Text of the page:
After examining the information and X-rays from the hospital, Mieska’s physician, Susan Schwerdtfeger, MD, referred her to Dr. Lackner.
“Joann came to me with a stage III disease,” Dr. Lackner says. “At that stage, there’s only about a five percent cure rate.”
Mieska didn’t care about rates and statistics.
“Giving up wasn’t an option,” she says. “It can be for some people. I can’t imagine how I’d feel if I heard nothing but bad news over and over. A person can lose the will to live. It happens. It just wasn’t an option for me.”
Treatment for lung cancer is determined by the type (small cell or non-small cell) and stage of cancer, Dr. Lackner says. Options include surgery, radiation therapy, chemotherapy and “targeted therapies” such as bevacizumab (Avastin) and erlotinib (Tarceva).
Surgery is usually the treatment of choice. Because the disease has often spread by the time it is discovered, radiation and chemotherapy can be employed along with surgery. This is referred to as combination or multimodality treatment.
Neoadjuvant treatment refers to radiation or chemotherapy prior to surgery to help shrink the tumor and ease its removal.
Chemotherapy or radiation after surgery is called adjuvant treatment. The goal of adjuvant treatment is to kill any cancer cells that may remain and hopefully lower the risk that the cancer may return.
“We offer some of the more aggressive treatments available, both before and following surgery,” Dr. Lackner says. “Having a full slate of options available really sets us apart.”
Decisions on treatment rely upon the advice of the medical team. The Nebraska Medical Center is unique in the region in that it has a team of surgeons, oncologists, radiologists, nurses and others dedicated to the treatment of lung cancer.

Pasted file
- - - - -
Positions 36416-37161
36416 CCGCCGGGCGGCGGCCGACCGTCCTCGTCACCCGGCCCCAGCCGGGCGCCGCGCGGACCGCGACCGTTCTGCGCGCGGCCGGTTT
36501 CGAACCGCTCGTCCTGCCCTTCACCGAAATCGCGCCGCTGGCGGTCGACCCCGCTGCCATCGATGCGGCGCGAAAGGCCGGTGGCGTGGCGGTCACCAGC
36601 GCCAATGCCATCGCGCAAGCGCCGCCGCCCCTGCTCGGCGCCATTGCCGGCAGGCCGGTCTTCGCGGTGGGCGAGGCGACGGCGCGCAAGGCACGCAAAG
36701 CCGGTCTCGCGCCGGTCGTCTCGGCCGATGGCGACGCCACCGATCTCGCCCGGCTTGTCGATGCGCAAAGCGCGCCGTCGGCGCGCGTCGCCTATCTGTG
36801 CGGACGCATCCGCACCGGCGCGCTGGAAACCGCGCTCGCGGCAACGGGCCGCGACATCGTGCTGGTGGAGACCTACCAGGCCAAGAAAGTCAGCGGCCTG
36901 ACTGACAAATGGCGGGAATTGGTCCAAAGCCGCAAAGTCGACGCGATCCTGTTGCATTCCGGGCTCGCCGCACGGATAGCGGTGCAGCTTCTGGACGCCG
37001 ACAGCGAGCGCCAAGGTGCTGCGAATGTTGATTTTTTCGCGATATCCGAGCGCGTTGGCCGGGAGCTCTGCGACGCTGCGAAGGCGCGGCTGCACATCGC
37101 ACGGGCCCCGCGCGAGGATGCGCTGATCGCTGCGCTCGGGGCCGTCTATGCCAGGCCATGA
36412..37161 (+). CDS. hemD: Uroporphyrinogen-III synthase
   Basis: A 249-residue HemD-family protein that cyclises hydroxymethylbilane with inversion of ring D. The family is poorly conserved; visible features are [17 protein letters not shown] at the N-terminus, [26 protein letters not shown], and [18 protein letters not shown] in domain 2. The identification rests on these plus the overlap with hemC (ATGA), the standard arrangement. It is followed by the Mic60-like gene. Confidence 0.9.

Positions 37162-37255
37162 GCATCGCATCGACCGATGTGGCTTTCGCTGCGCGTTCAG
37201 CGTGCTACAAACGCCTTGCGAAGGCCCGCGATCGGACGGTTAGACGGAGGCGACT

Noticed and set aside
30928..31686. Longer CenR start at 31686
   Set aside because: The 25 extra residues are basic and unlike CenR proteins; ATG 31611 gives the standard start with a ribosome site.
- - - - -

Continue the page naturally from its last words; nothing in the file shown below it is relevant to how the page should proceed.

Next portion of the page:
“It’s the sole focus of what we do,” Dr. Lackner says.
He and Karen Trujillo, MD, are the only thoracic surgical oncologists in Nebraska with practices limited to cancers of the chest. “And we are working to add a third oncologist,” Dr. Lackner says.
He says patients benefit from the equipment and expertise available at The Nebraska Medical Center and UNMC.
“Data indicate the chance for long-term survival improves when the medical people involved are dedicated to this disease,” Dr. Lackner says. “We have the tools, technology and the skills necessary for successfully diagnosing and treating lung cancer.”
For Joann Mieska, reassurance came not in tools or technology but in Dr. Lackner’s calm, confident manner and the support of others on the medical team.
“He is very down to earth, very cool,” Mieska says. “He’s straight up honest with you. I don’t know if everyone likes that, but I sure do.”
Within five days of her ambulance ride to the hospital, Mieska underwent surgery to remove the upper lobe of her right lung and several lymph nodes. She remained hospitalized for 11 days, then was sent home to rest for four weeks before the start of radiation treatments and chemotherapy.